1.25.10 The Empire Strikes Back
I've entered the Inland (aka Evil) Empire, my sister's lair that lies northeast of Los Angeles. Living at the foot of Mount Baldy makes for some impressive scenery. Looking up, your gaze rises from arid, sunny chapparal to snowy peaks. Also known as Mount San Antonio or Old Baldy (so-called for the lack of trees at its summit), the tallest point is at about 10,000 feet above sea level, making it the highest in the San Gabriel mountains. The Tongva Indian tribe call the mountain Yoát or Joat, which means snow. It's splendid and majestic, lording it over this flat plain. Susi and Seth treated us to a delicious dinner of a garlicky stew of root vegetables with fennel-spiked turkey meatballs and a crisp endive salad. For dessert, Seth made a variation on one of my favorite cakes, with whole oranges and almond flour (gluten-free!)—I actually posted the recipe here some months back. His version also includes whole lime. I'll bet you can modify the recipe with all manner of citrus—tangerines, grapefruit, yuzu—to great effect. The inclusion of the whole fruit, rind and all (boiled until soft), contributes an interesting note of bitterness to this dense, not-too-sweet cake.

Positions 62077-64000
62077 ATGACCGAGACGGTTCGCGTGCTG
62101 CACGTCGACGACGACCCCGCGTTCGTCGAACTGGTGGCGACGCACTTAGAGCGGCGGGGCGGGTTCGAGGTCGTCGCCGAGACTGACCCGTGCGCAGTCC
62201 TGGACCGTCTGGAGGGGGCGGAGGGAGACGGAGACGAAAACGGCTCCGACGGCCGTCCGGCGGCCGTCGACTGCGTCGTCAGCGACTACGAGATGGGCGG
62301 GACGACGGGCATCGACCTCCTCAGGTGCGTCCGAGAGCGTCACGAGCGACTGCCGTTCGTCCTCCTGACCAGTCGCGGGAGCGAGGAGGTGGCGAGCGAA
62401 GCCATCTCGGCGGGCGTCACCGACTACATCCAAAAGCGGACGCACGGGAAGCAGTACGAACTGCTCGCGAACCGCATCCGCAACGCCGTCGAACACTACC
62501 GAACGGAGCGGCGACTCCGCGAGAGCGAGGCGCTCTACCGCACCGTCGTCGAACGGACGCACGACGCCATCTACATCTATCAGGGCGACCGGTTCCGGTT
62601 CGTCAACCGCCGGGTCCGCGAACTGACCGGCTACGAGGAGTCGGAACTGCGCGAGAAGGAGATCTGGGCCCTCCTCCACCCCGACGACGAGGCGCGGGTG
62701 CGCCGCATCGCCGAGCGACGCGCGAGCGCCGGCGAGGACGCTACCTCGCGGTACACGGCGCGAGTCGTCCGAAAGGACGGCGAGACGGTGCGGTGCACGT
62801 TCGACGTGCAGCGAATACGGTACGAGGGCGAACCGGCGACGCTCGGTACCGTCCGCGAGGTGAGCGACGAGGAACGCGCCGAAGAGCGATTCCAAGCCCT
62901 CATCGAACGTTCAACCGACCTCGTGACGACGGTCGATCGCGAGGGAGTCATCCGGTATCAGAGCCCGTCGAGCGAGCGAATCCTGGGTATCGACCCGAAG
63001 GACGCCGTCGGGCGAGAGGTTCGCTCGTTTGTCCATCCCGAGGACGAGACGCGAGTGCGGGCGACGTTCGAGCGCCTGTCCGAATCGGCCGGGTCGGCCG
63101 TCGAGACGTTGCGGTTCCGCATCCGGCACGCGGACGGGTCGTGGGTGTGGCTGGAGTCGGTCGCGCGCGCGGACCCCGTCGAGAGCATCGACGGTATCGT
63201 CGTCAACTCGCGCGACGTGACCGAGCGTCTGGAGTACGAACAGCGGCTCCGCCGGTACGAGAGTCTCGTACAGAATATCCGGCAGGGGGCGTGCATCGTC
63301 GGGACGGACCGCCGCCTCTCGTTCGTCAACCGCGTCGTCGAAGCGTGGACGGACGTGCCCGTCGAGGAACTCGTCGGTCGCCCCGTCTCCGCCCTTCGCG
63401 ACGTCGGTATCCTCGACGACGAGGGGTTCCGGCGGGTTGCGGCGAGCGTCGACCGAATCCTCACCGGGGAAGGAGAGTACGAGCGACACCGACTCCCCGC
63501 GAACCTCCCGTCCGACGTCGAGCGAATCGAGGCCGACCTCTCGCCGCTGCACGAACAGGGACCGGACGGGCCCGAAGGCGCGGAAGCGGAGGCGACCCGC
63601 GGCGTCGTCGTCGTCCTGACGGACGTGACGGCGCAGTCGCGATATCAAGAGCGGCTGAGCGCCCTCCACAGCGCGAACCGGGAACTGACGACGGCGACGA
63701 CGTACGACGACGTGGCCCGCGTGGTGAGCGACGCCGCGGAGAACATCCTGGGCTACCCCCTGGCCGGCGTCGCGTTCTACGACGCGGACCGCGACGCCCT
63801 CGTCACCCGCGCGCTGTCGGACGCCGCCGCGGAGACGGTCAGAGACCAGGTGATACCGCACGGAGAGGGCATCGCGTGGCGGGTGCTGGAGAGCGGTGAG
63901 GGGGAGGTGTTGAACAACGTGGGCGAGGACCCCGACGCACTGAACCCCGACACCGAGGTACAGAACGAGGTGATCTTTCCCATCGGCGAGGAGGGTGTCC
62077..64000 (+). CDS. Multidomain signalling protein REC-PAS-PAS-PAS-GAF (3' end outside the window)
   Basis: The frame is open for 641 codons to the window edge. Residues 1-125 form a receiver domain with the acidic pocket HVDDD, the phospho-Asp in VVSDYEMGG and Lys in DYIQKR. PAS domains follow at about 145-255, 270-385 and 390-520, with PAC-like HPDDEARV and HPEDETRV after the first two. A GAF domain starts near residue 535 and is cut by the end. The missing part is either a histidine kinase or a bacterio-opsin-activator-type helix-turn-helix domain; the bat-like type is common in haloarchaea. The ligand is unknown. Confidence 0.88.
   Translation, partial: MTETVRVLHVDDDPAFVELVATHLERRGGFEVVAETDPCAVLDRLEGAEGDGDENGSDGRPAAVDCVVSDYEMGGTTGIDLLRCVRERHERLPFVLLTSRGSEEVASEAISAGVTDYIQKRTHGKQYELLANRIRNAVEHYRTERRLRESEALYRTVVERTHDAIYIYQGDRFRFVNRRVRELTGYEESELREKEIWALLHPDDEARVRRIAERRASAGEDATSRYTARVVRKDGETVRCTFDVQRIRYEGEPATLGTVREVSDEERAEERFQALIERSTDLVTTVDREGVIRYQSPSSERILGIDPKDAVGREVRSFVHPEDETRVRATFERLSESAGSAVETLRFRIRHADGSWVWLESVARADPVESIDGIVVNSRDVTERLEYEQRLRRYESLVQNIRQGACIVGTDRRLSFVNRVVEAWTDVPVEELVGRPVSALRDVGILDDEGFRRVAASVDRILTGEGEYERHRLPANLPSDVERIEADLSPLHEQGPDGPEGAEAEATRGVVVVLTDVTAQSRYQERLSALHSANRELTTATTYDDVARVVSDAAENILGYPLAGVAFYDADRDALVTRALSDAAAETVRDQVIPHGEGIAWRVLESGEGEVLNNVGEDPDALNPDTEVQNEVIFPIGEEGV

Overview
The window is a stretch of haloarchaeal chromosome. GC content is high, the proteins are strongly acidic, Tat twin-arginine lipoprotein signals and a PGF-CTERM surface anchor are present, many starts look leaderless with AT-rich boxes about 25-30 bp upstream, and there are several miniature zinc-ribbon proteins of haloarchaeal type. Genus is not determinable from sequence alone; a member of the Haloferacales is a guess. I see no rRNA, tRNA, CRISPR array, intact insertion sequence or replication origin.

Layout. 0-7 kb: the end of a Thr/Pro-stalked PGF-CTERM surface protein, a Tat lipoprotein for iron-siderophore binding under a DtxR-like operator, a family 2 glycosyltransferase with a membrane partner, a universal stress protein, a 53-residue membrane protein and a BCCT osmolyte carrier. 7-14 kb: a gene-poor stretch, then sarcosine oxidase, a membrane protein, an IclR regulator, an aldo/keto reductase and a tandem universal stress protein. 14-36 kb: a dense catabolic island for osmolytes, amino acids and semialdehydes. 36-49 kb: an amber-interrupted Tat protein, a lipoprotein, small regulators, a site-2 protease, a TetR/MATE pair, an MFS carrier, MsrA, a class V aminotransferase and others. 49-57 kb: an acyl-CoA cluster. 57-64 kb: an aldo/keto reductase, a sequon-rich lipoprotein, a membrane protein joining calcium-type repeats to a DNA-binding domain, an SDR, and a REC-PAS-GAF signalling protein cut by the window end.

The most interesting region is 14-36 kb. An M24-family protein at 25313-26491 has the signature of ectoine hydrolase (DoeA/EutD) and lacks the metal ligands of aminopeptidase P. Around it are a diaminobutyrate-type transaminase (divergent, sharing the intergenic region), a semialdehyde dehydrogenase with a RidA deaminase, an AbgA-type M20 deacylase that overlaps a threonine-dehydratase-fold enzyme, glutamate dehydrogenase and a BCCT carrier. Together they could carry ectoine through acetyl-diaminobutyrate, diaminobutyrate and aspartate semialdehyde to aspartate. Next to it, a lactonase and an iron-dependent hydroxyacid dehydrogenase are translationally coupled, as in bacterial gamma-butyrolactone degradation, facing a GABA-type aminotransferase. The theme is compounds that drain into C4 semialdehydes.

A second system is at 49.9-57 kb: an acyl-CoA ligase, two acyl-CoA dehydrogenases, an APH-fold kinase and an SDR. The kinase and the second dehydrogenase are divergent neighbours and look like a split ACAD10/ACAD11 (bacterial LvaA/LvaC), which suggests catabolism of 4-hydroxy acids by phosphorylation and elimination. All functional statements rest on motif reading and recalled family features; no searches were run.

All this (including a wonderful reunion with my young nephew, all grown up into a handsome man) came on the heels of a delightful visit to Marilee and Reinhard's new house in Agoura Hills. Big sky, hawks circling overhead, horses next door—is this really LA? And they have the ultimate kitchen for entertaining: multiple Sub-Zeros, a built-in espresso maker, a big stone fireplace (I'll be roasting something in there next time). Almost automatically, Marilee has begun to morph into a true domestic goddess. She made this dish for breakfast that I'll have to try to re-create. A puree of butternut squash stirred into polenta, topped with sauteed chard and dandelions greens, and finished with a melty topping of fontina. Eating this is a great way to start the day, especially when you're sitting in a pool of yellow sunshine, dogs underfoot, with the smell of the Meyer lemon tree wafting in through the open window.